For his part, Erdogan has been open that his goal is to force Germany and the US to cooperate with his pursuit of suspected coup plotters. In a speech on Aug. 8 to a gathering of his AKP political party in the Black Sea city of Trabzon, he said Turkey would release the people it holds only in exchange for concessions on extradition.
“The charlatan [Gulen] is in Pennsylvania,” he said. Then he added, as if speaking directly to the US, “You are feeding these terrorists and then you tell us to return this person ... First you will give us [something] and then you will get something from us. This is no longer the old Turkey, it is the new Turkey.”
The Turkish actions are being watched warily by other European nations, particularly at NATO headquarters in Brussels.
Five senior European security officials have told BuzzFeed News in recent weeks that they’ve begun the internal process of warning their governments that Turkish security forces could target Europeans for arrest on dubious charges in an effort to pursue “hostage diplomacy,” in the words of three of the officials.
A NATO military intelligence officer described the patterns of arrests, purges, and public accusations against foreigners as additionally disturbing because the arrests appear to be arbitrary.
“Now we have an awkward situation in which Turkey appears to be targeting citizens of countries for arrest as leverage in their hunt against Gulenists and military officers, a hunt that feels more like a paranoid purge of anyone that can threaten [Erdogan’s] rule,” the officer said.
Turkish diplomats in Berlin, Brussels, and Washington did not return requests for comment.
The divisions among the NATO allies exacerbates a tense situation that affects a wide range of NATO issues, including the US-led campaign against ISIS. For two days after the coup attempt, Turkey cut off access to the Incirlik air base, on which the US-led anti-ISIS campaign over Syria depends, and disrupted the base's electricity service. The US since has evacuated dependents of the 2,500 US troops based at Incirlik and has cautioned Americans traveling to Turkey to be aware of political unrest and anti-Americanism.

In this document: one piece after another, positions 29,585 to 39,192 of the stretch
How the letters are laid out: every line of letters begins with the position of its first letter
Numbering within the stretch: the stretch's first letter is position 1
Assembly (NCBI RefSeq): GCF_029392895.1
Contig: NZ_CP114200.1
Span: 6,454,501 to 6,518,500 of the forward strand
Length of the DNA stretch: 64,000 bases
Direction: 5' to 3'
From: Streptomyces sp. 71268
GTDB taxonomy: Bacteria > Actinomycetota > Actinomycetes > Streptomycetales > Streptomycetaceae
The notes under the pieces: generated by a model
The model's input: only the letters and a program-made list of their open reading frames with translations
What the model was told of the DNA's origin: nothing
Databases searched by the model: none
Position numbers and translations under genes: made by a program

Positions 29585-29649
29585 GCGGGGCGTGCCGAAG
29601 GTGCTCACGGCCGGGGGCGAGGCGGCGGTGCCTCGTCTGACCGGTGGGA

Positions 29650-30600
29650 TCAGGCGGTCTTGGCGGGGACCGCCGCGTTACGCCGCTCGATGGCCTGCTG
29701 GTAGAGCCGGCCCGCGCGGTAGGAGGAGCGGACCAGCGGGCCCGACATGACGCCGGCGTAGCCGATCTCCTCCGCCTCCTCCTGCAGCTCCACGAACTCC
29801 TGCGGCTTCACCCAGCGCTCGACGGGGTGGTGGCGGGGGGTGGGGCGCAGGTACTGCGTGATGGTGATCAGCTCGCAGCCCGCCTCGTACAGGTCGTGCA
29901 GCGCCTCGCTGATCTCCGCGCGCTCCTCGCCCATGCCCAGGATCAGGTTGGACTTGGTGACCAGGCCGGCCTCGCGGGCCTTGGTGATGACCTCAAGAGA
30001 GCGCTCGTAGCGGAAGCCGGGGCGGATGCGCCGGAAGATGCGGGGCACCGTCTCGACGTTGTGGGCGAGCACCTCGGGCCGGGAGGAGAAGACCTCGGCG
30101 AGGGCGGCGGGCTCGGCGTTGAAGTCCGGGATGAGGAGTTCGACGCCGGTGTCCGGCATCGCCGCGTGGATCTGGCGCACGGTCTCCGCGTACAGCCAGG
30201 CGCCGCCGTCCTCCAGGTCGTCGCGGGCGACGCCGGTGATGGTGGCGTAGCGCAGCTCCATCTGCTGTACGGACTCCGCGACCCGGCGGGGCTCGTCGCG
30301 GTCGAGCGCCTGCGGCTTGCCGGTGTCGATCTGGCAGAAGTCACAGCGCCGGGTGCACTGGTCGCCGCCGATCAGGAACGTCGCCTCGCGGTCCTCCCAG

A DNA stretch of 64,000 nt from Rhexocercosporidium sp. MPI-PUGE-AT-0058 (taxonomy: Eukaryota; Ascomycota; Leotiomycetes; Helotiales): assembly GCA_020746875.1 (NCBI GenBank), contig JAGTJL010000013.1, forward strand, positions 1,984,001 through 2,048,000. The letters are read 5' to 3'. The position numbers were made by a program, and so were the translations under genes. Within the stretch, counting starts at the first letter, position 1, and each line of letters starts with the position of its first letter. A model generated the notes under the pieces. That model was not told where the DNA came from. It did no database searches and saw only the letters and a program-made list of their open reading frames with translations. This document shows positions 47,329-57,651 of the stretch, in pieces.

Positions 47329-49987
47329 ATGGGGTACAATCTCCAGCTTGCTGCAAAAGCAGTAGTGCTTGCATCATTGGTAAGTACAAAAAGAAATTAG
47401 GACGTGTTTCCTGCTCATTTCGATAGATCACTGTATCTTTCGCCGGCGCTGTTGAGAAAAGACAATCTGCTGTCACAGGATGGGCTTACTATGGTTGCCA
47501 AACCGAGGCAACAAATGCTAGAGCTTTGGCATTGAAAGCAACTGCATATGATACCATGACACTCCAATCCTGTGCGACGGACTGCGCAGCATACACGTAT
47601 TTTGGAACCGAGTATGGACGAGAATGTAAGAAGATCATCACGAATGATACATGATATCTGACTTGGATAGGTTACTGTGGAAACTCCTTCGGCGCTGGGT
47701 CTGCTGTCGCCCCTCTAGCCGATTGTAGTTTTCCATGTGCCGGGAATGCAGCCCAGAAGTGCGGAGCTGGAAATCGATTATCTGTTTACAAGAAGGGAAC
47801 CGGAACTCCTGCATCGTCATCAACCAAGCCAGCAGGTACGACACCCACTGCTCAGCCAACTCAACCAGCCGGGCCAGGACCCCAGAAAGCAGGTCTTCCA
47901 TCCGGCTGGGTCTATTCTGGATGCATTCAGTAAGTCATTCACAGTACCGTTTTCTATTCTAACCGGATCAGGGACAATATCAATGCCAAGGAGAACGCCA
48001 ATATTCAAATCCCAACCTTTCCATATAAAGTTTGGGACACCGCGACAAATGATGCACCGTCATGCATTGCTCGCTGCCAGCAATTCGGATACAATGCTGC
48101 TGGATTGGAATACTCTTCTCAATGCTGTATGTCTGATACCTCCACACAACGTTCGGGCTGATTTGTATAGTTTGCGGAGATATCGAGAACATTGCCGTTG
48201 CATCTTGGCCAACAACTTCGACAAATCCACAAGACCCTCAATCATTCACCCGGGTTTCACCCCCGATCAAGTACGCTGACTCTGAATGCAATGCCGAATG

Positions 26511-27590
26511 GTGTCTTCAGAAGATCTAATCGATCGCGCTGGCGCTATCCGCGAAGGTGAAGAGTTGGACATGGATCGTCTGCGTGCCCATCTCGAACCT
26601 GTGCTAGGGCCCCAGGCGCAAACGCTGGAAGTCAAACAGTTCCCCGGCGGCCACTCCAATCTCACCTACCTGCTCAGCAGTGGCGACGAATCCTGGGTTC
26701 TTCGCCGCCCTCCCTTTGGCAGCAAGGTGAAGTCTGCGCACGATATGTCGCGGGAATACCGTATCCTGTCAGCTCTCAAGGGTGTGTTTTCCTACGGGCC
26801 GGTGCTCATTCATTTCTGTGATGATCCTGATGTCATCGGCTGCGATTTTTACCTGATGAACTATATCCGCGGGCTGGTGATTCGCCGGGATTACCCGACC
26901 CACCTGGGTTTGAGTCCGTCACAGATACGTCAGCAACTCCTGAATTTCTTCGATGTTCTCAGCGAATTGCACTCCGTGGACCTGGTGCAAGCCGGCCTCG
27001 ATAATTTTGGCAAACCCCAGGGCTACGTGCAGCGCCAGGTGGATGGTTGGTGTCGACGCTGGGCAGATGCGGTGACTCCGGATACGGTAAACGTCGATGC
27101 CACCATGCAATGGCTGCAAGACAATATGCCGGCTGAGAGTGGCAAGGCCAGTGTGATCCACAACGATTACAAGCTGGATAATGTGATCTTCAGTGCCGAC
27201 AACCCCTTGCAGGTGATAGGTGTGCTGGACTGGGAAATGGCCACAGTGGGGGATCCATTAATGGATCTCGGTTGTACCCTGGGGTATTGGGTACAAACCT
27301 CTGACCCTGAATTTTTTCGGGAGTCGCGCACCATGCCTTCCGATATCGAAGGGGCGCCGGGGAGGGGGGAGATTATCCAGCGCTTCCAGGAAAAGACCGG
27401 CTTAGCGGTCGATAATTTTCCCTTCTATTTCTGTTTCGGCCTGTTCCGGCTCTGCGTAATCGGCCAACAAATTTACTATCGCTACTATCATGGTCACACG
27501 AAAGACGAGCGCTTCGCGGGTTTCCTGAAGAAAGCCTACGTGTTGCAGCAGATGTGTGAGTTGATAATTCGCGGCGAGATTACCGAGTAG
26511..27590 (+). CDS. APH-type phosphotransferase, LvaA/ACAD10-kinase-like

Germany, too, has issued warnings to its nationals investing in and traveling to Turkey. Earlier this year, Germany provoked Erdogan’s ire by limiting Turkish officials’ ability to campaign among Germany’s 3 million residents of Turkish descent ahead of a referendum that granted Erdogan sweeping new powers as president. Turkey retaliated by briefly designating 700 German companies doing business in Turkey as suspected of supporting terrorism — a designation it lifted almost immediately.
Aykan Erdemir, senior fellow at the Foundation for Defense of Democracies in Washington and a former member of the Turkish Parliament, called the situation among Turkey, Germany, and the US increasingly worrisome.
“Especially since the abortive coup, the AKP has been systematically fueling anti-Western conspiracy theories and targeting not only Germany but a number of its NATO allies,” he said. “As we have been seeing with the government-controlled media, there will continue to be smear pieces blaming Turkey’s Western allies for pretty much everything that goes wrong in Turkey.”
Erdemir went so far as to accuse Turkey of acting like Iran, “using religious minorities and foreign-national hostages as bargaining chips in international dealings.”
“I don’t think of these as random developments,” he said.
Adding to tensions is anger at Turkey over the July 19 publication by Turkey’s government-owned Anadolu news agency of a report and map that detailed the specific locations and numbers of US, French, and British forces in northern Syria.
The French military was particularly angry, said the NATO military intelligence officer in Brussels, because the report revealed the presence of French troops who'd been undertaking an aggressive campaign to eliminate many of the hundreds of French nationals who've joined ISIS before they could return to Europe. The NATO source said that while the presence of US commandos in Syria was well known, the French program was largely a secret and was considered critical to heading off the kinds of ISIS attacks in Europe that have claimed scores of lives.
“A secret NATO operation to eliminate terrorists before they can attack Europe was revealed by a NATO ally,” he said. “That should tell you how bad things are in this relationship.”
A French Ministry of Defense official who asked not to be named described the betrayal as historic.
“The decision to leak the location of NATO troop locations in northern Syria through a news agency that most consider a mouthpiece of the AKP was maybe the worst intentional public betrayal of a NATO operation by a member state I have seen in over a decade,” he said. “It feels like Turkey is in the hands of cynical amateurs.”
John Hudson in Washington and Marcus Engert in Berlin contributed.